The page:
Seo, J.; Ku, H.; Cho, K.; Maeng, J.H., and Lee, H., 2018. Application of SLOSH in estimation of Typhoon-induced Storm Surges in the Coastal Region of South Korea. In: Shim, J.-S.; Chun, I., and Lim, H.S. (eds.), Proceedings from the International Coastal Symposium (ICS) 2018 (Busan, Republic of Korea). Journal of Coastal Research, Special Issue No. 85, pp. 551–555. Coconut Creek (Florida), ISSN 0749-0208.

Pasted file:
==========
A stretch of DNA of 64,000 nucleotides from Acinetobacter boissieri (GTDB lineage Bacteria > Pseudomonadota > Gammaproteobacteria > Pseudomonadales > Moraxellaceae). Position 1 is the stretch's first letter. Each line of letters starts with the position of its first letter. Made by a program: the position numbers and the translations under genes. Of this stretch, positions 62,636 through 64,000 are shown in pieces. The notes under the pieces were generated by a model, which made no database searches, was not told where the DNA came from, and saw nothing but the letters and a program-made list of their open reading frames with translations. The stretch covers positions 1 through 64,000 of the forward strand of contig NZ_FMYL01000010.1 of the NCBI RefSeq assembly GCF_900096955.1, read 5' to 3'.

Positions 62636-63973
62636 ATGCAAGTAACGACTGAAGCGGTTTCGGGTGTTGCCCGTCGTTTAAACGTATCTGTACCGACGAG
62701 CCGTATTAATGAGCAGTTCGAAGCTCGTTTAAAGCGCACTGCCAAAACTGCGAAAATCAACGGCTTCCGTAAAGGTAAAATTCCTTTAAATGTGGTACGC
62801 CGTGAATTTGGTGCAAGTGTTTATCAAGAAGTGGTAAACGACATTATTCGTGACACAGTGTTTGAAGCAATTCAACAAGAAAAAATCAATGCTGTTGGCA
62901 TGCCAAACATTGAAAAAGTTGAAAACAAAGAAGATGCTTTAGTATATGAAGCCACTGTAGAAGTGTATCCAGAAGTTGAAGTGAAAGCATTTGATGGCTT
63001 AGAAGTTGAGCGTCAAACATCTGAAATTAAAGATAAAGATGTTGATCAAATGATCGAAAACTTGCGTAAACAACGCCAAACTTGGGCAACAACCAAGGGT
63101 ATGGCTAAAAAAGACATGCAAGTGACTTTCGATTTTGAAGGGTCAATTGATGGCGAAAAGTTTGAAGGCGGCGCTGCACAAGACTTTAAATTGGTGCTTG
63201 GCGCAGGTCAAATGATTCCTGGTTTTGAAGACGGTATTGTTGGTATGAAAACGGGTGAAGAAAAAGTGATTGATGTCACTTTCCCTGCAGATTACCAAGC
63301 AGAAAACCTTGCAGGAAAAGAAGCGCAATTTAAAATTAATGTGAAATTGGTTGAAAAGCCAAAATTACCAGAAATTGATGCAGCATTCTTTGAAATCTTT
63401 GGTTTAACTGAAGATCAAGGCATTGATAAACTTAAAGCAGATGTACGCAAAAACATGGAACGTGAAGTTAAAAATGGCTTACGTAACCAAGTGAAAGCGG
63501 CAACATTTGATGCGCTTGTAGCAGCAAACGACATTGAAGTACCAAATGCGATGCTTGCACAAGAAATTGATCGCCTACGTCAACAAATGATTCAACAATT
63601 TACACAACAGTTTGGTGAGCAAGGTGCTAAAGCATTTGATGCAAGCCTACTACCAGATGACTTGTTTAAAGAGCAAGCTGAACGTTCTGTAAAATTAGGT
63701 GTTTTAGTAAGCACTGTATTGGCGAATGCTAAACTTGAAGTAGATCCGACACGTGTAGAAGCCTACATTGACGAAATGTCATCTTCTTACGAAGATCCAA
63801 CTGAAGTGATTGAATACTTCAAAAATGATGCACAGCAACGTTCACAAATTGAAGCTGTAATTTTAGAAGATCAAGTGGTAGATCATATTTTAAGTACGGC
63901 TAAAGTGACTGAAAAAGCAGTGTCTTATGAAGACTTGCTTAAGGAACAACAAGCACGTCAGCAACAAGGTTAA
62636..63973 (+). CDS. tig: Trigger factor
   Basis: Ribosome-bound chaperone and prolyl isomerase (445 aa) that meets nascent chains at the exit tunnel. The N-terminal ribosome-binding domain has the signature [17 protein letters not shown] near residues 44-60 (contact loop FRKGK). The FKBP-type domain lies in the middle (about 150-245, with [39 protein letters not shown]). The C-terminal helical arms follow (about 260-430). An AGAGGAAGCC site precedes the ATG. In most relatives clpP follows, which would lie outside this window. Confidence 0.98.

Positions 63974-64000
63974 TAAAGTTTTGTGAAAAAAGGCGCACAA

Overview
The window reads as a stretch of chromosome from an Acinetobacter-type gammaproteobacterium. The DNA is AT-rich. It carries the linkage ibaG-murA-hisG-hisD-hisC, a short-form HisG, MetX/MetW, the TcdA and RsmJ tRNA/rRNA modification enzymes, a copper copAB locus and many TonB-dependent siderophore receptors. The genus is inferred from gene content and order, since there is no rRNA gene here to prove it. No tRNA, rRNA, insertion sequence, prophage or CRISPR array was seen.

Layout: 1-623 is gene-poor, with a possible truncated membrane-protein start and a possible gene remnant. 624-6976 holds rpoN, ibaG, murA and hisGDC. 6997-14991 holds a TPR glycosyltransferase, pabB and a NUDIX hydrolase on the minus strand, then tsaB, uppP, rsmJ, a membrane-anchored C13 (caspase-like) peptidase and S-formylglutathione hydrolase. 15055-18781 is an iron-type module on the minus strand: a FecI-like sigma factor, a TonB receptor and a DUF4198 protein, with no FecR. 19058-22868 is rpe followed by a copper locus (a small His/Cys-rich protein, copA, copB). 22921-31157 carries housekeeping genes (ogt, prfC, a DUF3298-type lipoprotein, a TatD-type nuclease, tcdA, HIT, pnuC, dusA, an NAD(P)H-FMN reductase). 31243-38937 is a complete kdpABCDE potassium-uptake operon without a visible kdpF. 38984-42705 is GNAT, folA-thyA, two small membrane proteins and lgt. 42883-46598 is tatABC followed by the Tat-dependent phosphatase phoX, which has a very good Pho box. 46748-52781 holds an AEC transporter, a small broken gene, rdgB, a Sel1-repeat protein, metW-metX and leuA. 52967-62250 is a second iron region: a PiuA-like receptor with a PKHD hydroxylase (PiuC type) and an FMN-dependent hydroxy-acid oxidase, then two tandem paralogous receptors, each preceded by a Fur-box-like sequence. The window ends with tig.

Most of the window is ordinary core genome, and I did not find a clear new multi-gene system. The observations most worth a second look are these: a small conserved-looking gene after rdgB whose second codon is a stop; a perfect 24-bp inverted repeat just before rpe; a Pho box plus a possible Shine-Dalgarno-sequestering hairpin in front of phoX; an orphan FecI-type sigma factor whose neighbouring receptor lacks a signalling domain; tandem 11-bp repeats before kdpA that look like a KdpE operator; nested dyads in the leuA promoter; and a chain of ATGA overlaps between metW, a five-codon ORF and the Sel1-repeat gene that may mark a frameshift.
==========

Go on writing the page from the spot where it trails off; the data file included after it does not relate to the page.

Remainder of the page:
SLOSH (Sea, Lake, and Overland Surges from Hurricane) is a dynamic tropical surge model forecasting real-time storm surges by solving two-dimensional Navier-Stokes equations with hydrostatic approximation. To apply this model SLOSH on estimating the typhoon-induced storm surges around Korean coastal regions, a two-dimensional hyperbolic domain covering the East, the West and the Southern Seas of Korea is developed. The grid resolution is as high as approximately 500m at the coast and extended to about 4.2km far away ocean. By adopting 30-m digital elevation map SKKU DEM which has an advantage on connectivity between land and ocean and KorBathy30s which is 30 seconds gridded bathymetry of Korea marginal seas, the local characteristics are considered on the shape of continental shelf of the East Sea, the West Sea, and the Southern Sea. This SLOSH input domain for Korea is examined by applying for three strong, historical typhoons, THELMA(1987), FAYE(1995), RUSA(2002), MAEMI(2003), MEGI(2004) and SANBA(2012) and comparing to observational storm surges at two tidal station located in southern coastal cities of Tongyeong and Yeosu, South Korea. The SLOSH reproduced well the typhoon-induced surge pattern which dramatically increased and suddenly drop as the typhoons are passing through the stations. In case of typhoon MAMEMI(2003) which recorded almost 170cm of typhoon-induced surge height, the model SLOSH estimates it with less 1% error. At this station, the root-mean-square is shown as 27.92.